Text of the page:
You should also consider Data Protection when creating your separate zones. Data protection rules will still apply when you work from home and sharing an office with someone can increase the risk of unintentionally sharing information. Make sure that confidential phone calls are taken in private and never leave confidential information visible on your screen or on documents around your desk. Investing in a home office paper shredder is a great way to minimise the risk of a data breach when you share an office, making it easy to destroy any paperwork that might have confidential information on it.
Get the Right Equipment for your Workstations
Having the right equipment in your shared home office is vital to keeping you both focused and productive. Keeping your workstation organised with desk storage, such as letter trays, magazine files, or drawer cabinets will help to keep your desk free of clutter and your documents and tools organised and easily accessible. Think about whether you’ll both likely need the same sort of storage – in which case, you’ll need two of everything – or if you have different requirements and so might need a different arrangement.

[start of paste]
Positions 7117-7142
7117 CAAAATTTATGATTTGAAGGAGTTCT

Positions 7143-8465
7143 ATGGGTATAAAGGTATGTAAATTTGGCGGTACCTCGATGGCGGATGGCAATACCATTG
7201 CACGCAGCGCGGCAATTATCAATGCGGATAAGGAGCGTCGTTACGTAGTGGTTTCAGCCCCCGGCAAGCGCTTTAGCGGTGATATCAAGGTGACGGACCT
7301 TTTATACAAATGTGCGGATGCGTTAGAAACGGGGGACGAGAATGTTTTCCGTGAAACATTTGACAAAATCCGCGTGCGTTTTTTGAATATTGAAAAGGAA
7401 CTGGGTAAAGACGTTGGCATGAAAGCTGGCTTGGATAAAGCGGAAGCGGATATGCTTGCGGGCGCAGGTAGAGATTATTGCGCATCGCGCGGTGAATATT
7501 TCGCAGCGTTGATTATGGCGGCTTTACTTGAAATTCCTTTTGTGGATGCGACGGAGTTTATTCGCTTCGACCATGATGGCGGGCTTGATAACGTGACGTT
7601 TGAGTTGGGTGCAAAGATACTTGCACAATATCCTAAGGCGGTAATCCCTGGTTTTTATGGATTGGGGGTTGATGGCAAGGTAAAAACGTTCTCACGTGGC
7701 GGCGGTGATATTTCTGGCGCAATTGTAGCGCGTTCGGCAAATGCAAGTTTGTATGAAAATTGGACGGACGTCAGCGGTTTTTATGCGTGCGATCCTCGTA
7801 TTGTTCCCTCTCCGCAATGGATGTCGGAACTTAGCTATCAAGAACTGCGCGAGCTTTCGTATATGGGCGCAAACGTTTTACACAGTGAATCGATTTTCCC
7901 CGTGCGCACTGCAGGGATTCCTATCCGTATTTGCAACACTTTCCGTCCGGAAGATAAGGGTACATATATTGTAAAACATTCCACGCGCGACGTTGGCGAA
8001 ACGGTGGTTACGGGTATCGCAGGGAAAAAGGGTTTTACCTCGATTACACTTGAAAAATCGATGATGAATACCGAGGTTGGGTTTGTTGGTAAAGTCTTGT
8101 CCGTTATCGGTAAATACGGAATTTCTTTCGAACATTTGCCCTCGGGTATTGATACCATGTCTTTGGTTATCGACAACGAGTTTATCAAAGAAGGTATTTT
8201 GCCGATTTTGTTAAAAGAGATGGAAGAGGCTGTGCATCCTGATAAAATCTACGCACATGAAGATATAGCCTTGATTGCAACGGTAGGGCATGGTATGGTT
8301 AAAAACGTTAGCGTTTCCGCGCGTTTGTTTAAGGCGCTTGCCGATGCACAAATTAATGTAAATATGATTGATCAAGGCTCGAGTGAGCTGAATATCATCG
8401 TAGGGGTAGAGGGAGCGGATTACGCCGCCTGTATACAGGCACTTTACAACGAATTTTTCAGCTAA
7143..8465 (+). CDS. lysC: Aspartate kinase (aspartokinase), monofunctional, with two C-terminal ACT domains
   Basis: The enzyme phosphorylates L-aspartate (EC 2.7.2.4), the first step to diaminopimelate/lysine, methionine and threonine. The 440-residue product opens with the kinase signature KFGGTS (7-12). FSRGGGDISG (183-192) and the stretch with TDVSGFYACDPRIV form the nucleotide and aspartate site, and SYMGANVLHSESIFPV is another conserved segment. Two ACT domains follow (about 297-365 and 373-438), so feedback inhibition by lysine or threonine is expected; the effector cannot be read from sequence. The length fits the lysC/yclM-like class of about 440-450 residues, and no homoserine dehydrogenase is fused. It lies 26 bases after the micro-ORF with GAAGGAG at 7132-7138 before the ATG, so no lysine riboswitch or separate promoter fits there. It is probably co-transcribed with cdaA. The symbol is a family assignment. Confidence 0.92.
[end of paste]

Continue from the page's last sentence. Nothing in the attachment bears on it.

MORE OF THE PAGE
It's important when setting up your individual workstations to consider ergonomics. If you’re using a laptop, a laptop stand will raise the screen to the appropriate height. Or if you have separate monitors, a monitor stand will work to elevate your screen to the right height for ease of viewing, keeping you working at the correct posture without slouching or straining.